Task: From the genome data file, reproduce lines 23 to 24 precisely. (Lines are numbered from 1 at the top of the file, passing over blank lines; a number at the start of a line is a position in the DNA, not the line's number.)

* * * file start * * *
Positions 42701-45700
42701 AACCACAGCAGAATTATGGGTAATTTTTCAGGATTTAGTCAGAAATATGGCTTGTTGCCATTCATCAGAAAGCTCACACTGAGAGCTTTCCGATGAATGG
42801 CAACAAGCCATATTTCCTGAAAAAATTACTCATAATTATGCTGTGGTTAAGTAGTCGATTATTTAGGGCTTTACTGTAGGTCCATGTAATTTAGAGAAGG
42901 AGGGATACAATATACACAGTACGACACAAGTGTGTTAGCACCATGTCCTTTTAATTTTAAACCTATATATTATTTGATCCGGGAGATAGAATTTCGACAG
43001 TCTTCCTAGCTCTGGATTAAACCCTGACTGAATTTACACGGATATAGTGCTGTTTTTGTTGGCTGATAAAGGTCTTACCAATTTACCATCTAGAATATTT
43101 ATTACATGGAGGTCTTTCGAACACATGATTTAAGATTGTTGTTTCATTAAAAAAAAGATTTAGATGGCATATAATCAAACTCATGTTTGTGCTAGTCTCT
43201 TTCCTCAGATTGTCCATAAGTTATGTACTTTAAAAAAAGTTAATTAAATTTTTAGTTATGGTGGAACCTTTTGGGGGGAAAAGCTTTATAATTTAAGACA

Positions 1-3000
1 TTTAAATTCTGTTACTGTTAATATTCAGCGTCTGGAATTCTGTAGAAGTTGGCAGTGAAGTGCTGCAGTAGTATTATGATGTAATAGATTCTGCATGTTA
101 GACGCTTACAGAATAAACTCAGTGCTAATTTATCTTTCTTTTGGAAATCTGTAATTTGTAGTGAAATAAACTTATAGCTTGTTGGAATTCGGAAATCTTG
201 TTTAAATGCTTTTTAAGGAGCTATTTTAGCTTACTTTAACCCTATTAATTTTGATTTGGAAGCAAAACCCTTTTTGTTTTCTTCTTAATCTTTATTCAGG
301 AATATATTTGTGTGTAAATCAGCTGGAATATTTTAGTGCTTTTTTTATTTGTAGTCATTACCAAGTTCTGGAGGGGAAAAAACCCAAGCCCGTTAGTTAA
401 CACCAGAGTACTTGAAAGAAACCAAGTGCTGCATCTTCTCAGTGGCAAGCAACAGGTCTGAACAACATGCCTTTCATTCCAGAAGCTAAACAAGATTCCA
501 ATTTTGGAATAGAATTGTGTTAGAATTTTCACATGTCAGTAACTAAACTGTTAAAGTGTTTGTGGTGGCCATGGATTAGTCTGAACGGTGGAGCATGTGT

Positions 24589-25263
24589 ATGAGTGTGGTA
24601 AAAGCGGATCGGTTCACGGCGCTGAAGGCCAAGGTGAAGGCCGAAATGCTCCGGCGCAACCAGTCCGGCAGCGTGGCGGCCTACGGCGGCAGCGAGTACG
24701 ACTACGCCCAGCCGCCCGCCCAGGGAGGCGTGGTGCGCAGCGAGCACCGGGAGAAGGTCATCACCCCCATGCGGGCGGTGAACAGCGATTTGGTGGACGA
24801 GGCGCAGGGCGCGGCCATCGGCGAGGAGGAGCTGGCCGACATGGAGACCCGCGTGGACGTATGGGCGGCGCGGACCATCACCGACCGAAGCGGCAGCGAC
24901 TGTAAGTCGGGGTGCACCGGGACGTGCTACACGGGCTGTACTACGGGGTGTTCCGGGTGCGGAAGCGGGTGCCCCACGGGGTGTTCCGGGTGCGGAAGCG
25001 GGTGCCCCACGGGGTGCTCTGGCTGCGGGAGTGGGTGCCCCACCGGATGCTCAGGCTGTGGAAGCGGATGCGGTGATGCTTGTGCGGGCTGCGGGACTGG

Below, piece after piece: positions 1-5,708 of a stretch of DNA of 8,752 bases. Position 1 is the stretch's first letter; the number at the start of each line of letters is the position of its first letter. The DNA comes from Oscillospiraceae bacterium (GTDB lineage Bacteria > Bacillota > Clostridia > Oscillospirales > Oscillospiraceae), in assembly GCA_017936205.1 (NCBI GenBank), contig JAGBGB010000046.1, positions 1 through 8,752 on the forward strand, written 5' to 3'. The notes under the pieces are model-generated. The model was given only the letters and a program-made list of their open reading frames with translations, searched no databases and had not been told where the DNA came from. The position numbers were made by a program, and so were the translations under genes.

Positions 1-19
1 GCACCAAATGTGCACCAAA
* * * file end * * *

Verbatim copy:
Positions 1-19
1 GCACCAAATGTGCACCAAA